Chris Curran is still pinching himself after becoming a member of golf’s ‘59 Club’.
The 20-year-old, who comes from Blackburn in West Lothian, earned the honour with a “special round” in the East Alliance Championship at Gullane.
It came on the No.3 Course, where Curran carded halves of 29 and 30 as he signed for a superb nine-under-par effort.
He birdied the second, third, fifth, eighth and ninth going out before making further gains at the 11th, 13th, 17th and 18th coming home.
“It was a special round,” admitted Curran, who is a PGA trainee under Stuart Callan at Bathgate after turning pro last November.
“I probably started thinking I had a chance of shooting 59 when I had a ten-foot putt at the tenth to go six-under.
“I missed that, as well as a two-footer at the 12th but, having played the course before, I knew there will still more chances to come.
“I holed a good putt at the 13th to get it going again before doing likewise at the final two holes, knocking in a six-footer at the last for my 59.”
Curran’s previous best score had been a 63 at Harburn and he added: “This is definitely my best achievement in golf so far.
“It’s not something you get the chance to think about too often and it feels good, especially as everybody seemed to be talking about it down at Gullane.”
The superb effort helped Curran claim the title – the winner receives the Uni Royal Trophy – after he added a one-under-par 70 on the tougher No.2 layout. He finished two shots ahead of another promising PGA pro at Bathgate, Louis Gaughan, with Jamie McLeary a further two shots back in third.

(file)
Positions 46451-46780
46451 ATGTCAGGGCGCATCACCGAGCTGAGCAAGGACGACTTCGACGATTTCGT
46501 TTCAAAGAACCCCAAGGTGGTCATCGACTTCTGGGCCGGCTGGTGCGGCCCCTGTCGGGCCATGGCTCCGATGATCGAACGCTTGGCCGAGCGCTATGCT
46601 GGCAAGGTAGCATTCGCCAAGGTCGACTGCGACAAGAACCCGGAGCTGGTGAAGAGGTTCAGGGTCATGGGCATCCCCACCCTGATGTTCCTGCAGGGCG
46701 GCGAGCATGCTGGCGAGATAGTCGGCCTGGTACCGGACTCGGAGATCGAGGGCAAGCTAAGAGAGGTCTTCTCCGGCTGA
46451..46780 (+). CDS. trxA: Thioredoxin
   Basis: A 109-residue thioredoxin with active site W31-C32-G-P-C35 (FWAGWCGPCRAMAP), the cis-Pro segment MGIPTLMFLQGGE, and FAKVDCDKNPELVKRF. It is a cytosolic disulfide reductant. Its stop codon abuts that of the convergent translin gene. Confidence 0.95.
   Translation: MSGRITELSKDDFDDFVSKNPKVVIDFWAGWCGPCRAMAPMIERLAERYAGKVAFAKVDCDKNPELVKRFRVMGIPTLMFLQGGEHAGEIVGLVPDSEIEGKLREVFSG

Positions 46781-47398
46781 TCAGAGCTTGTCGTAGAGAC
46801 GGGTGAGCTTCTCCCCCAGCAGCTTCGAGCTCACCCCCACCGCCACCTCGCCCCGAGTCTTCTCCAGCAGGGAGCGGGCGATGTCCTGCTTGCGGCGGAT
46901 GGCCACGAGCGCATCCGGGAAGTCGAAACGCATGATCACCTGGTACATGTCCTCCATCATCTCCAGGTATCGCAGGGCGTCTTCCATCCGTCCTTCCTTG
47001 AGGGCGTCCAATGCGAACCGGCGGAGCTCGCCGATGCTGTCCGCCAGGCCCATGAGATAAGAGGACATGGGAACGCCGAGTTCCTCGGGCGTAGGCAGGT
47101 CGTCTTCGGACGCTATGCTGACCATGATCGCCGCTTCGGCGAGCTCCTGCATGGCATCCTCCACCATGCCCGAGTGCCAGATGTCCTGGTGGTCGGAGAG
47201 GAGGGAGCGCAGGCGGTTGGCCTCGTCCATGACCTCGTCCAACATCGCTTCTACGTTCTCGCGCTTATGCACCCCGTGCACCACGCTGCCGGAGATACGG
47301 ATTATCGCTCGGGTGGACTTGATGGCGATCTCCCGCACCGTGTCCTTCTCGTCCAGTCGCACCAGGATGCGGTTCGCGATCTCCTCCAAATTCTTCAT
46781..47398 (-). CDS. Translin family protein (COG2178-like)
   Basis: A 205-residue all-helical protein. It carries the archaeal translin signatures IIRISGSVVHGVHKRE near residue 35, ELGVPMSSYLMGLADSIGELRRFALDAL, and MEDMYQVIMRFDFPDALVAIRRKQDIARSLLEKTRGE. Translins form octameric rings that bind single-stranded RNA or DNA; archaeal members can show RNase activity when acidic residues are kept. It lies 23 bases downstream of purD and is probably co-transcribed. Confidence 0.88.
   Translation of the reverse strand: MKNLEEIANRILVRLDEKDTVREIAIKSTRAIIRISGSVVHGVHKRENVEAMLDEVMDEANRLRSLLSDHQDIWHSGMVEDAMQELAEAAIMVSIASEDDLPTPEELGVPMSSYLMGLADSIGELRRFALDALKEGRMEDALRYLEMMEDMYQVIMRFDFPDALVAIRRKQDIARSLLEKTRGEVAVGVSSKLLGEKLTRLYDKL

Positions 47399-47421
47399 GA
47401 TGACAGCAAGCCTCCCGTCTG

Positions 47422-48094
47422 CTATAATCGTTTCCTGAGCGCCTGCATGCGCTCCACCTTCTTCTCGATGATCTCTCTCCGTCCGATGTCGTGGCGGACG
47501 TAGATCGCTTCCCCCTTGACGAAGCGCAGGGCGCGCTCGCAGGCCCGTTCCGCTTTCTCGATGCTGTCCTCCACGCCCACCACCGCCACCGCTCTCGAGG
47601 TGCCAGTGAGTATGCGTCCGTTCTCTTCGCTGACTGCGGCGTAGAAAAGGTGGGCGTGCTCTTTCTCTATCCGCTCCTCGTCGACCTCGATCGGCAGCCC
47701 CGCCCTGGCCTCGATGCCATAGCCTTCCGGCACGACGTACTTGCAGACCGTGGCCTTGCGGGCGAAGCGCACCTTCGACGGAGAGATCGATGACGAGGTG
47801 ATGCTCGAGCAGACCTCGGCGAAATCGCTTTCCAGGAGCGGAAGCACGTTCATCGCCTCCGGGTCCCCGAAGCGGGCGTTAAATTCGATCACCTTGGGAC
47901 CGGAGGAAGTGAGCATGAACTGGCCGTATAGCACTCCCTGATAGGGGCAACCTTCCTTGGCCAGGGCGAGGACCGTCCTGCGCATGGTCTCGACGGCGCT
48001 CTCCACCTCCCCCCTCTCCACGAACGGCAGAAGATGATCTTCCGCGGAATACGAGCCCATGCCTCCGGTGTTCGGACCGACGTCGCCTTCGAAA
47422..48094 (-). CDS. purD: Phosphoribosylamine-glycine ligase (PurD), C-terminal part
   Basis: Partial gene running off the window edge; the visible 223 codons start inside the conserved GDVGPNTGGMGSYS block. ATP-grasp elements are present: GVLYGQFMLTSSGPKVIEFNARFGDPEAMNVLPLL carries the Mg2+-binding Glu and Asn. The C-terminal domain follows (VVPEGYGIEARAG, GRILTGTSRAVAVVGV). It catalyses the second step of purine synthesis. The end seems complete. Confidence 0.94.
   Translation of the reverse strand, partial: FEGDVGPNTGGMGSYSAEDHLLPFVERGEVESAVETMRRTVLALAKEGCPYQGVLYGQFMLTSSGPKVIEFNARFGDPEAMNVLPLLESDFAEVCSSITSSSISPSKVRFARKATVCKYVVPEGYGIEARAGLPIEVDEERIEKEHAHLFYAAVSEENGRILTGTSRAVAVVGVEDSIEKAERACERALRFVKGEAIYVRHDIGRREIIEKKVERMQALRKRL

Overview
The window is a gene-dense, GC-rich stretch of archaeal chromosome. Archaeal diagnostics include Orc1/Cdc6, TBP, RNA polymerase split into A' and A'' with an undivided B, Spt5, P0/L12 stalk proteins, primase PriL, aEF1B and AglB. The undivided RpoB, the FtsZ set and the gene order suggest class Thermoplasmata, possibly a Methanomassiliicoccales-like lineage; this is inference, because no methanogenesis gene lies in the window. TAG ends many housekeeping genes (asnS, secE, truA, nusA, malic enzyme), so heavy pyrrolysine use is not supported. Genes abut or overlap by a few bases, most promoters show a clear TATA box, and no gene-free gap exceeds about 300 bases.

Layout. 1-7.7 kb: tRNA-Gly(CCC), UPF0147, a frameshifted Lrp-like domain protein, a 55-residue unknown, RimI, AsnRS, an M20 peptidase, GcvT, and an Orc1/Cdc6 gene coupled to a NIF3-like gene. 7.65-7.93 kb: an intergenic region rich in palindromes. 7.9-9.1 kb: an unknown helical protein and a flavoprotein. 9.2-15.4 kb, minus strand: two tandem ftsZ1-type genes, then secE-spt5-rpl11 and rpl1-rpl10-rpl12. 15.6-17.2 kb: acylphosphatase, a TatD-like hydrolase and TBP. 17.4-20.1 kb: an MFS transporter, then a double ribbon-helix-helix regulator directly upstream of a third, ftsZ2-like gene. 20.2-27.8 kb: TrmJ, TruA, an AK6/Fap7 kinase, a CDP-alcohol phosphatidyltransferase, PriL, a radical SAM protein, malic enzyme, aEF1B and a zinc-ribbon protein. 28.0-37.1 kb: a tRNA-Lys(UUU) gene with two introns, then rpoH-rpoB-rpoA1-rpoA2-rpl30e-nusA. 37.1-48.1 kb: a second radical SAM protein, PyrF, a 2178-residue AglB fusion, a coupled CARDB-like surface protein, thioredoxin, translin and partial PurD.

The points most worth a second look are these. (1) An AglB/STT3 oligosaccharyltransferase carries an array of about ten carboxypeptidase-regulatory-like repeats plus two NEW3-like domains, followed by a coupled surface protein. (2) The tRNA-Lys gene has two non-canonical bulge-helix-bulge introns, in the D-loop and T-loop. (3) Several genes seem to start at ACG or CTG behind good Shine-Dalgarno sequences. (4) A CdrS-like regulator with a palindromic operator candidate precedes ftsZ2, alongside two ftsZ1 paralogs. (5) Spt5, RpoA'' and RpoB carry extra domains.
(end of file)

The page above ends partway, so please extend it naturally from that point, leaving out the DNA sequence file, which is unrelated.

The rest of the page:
“It was a good day all round, with the 59 certainly helping,” admitted Curran, who is planning to play in assistants’ event on the Tartan Tour this season.
Craigielaw’s Scott Gillies had also been on course for a really low round as he raced to the turn in 27 on No.3, having made an eagle and five birdies.
It ended up as a tale of two halves for him, though, as the fireworks stopped on the back nine and he had to settle for a 64.
The Gavin Clark Trophy, for the best handicap score, was claimed by Longniddry’s Nathan Free as he denied Kieran Cantley adding a cherry to his superb season.
Liberton lad Cantley, winner of both the scratch and handicap order of merit titles, finished on 135 playing off plus one, but he had to settle for second spot, two shots behind one-handicapper Free.